ENUMCLAW, Wash. — Three thousand feet up, just after dawn on a recent morning, McKenna Secrist reached over the rim of a metal-framed wicker gondola and released a handful of popcorn to test the wind. Instead of drifting down with gravity, the little white kernels lofted up, up and away, revealing the flow of air, and the descent rate of her balloon as she prepared to land.
“Every balloon flight is an adventure because you use the winds to navigate where you want to go,” she said. “In a balloon you’re also moving so slowly, and you have like a 360-degree-view of the world, and it really gives you perspective.”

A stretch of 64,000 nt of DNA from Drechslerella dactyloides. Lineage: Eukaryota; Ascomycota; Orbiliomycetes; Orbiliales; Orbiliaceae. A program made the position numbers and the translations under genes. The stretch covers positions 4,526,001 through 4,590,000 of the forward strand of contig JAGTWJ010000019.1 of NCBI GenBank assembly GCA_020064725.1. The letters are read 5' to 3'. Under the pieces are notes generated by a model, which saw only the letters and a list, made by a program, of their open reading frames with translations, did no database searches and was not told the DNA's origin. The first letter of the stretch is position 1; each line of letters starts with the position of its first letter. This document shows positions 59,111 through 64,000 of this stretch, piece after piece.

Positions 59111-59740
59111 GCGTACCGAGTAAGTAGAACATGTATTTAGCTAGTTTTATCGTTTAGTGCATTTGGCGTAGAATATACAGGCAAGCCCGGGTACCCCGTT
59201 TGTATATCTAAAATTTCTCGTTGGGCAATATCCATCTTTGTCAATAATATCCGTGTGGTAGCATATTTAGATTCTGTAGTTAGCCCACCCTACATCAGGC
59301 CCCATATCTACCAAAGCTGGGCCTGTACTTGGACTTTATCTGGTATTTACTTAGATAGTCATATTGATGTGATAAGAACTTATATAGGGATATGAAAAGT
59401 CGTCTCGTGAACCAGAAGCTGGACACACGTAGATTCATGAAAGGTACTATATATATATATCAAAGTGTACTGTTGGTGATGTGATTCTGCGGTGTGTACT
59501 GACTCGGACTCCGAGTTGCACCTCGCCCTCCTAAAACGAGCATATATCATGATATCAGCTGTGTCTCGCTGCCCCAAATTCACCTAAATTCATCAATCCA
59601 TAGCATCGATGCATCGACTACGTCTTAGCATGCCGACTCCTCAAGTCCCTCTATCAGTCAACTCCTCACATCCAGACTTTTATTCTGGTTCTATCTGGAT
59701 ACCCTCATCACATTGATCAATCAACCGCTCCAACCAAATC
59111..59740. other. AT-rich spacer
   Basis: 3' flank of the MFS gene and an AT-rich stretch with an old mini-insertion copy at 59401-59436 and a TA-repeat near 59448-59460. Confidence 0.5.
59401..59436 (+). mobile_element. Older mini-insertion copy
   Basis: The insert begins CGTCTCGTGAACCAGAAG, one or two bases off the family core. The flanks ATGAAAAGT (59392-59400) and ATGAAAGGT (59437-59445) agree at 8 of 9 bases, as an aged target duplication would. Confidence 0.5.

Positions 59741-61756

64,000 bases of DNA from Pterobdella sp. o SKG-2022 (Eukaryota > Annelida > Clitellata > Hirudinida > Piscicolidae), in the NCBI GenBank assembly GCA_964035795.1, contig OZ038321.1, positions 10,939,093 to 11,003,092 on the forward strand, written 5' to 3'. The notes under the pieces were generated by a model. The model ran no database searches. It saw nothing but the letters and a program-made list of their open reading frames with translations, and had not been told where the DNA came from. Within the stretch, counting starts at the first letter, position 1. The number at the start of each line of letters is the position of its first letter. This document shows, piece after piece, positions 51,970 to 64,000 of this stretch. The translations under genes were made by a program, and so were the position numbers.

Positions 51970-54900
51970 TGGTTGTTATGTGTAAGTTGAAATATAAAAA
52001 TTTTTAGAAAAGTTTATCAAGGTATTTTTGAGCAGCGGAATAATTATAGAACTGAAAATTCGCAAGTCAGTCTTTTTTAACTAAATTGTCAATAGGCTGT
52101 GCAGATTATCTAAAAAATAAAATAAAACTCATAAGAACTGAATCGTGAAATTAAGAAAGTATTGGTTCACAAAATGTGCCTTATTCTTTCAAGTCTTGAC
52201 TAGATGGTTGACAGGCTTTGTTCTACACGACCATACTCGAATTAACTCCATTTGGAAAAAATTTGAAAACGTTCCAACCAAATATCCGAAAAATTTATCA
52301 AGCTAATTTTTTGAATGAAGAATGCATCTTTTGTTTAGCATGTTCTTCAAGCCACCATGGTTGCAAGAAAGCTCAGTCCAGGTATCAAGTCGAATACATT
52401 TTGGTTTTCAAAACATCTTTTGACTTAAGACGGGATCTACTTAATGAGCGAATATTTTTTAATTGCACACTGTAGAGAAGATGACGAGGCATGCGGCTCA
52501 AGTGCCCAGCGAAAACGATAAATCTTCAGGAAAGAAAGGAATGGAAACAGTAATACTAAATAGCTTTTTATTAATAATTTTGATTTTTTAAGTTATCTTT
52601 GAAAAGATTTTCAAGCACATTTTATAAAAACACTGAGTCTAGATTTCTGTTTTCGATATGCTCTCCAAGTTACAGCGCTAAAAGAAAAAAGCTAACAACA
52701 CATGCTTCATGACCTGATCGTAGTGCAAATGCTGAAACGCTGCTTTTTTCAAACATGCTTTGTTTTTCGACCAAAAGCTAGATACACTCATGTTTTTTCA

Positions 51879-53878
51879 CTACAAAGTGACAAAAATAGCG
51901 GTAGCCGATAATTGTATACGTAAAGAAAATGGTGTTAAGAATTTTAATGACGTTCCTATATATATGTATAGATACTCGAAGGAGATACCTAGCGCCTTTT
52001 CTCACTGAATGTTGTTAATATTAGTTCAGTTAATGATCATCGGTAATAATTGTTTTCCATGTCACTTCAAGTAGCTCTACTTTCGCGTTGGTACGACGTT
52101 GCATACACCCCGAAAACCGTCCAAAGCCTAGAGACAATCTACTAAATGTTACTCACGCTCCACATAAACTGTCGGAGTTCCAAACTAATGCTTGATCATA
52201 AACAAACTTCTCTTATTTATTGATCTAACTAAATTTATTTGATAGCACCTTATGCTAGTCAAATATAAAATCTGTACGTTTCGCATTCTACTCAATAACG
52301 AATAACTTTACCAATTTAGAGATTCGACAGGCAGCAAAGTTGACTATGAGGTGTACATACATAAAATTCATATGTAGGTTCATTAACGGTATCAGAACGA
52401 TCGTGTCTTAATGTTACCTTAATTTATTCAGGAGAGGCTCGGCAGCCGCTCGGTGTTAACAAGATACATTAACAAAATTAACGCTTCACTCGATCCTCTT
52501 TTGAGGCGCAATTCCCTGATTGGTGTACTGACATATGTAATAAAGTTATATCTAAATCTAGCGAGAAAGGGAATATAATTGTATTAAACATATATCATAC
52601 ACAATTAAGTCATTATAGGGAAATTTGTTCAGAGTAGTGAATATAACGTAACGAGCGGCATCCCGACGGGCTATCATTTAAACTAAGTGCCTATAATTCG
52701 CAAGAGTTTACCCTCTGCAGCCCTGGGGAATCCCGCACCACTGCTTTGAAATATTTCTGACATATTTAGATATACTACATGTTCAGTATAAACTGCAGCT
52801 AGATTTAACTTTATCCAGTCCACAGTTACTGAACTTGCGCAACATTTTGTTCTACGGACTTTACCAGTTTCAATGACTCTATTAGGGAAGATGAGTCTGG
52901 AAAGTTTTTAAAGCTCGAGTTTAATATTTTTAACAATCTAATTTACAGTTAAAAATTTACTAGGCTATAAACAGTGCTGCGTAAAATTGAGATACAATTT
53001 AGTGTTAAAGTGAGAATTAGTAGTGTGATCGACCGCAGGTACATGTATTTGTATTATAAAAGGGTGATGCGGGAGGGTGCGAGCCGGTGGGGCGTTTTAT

Ms. Secrist, 21, is one of the youngest commercial hot air balloon pilots in the nation. She caught the ballooning bug early, she said, before she can even remember. She started volunteering on a support crew at age 9 and bought her own balloon at 15 with savings and some help from her parents. She got a commercial license at 18.
Longtime balloon enthusiasts hope that she is the vanguard of a new wave of interest in a sport that is threatened by the graying out of an older generation who embraced ballooning in its last big wave of growth in the 1960s and ’70s…
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